Best known as the one of the lovable nerds around which CBS’s world-dominating The Big Bang Theory revolves, Simon Helberg has now moved behind the camera for his cinematic directorial debut alongside his wife Jocelyn Towne. Inspired by their own romantic history, We’ll Never Have Paris (2014) – which he also wrote – stars Helberg as a man suffering a relationship crisis just as he’s plucked up the courage to pop the big question. Premièring in the UK at the Edinburgh Film Festival, We’ll Never Have Paris wears Woody Allen’s heart firmly on its sleeve, yet never quite scales the heights of the works it so desperately attempts to reference and emulate.
A far cry from the indoorsy Jewish geek with the horn that he plays in his famous television role, here the young helmer casts himself as Quinn – an indoorsy Jewish geek with the horn. Riddled with indecision, he finally bites the bullet and decides to propose to his childhood sweetheart, Devon (Melanie Lynskey), when the long-legged blonde at work, Kelsey (Maggie Grace), confesses her love for him. Quinn’s previously uneventful life is chock full of dilemmas as he must choose between exorcising the pent up promiscuity that he missed out on as a youth, and convincing his soul mate that he is ready to commit. If the lead character sounds familiar, that is because he is. Not so much influenced by Allen as a direct ode to him, neuroses and a bevy of beauties plucked straight from his starry oeuvre.
In addition, the Gallic theme to the soundtrack and an eventual sojourn to the City of Love are designed to evoke the Midnight in Paris director’s style and sphere of influence without ultimately meaning very much. More problematic is that neither Quinn, nor his escalating predicament, provoke the laughter or empathy that the audience are longing for. Indeed, as the end draws near, questions begin to rear their heads about whether Quinn really deserves any of the women that he seems to be continually treating badly. In particular, one can actually sympathise with suave European Guillaume (Ebon Moss-Bachrach) who threatens to steal Devon away from the hapless protagonist once and for all.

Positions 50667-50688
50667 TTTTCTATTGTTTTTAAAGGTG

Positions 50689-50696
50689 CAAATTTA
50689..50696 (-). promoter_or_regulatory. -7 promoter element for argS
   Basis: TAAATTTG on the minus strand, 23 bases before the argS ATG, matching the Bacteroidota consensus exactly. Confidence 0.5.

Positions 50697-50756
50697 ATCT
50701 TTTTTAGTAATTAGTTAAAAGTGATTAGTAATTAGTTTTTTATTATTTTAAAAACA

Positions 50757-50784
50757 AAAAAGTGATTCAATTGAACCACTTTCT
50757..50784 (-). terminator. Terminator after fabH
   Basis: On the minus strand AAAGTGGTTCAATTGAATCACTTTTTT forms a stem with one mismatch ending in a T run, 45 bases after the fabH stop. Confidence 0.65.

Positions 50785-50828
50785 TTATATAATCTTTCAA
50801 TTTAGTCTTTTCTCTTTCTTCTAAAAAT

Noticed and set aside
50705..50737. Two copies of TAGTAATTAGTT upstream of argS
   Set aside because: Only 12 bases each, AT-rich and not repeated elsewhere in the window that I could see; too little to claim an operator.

That’s not to say that there are not positives, though. The direction from Helberg and Towne is assured for an inexperienced team – stylish as befits their chosen genre. Equally, when the moments of pathos work, they really work and a late piano solo does manage to hit the right notes. Unfortunately, that happens all too rarely in a script that sorely lacks the spark that would ignite We’ll Never Have Paris. Never quite funny, clever or romantic enough to bear such illustrious comparisons as it is shooting for, Helberg and Towne’s debut still suggests a bright future for the duo.
The 68th Edinburgh Film Festival takes place from 18-29 June 2014. For more of our EIFF coverage, follow this link.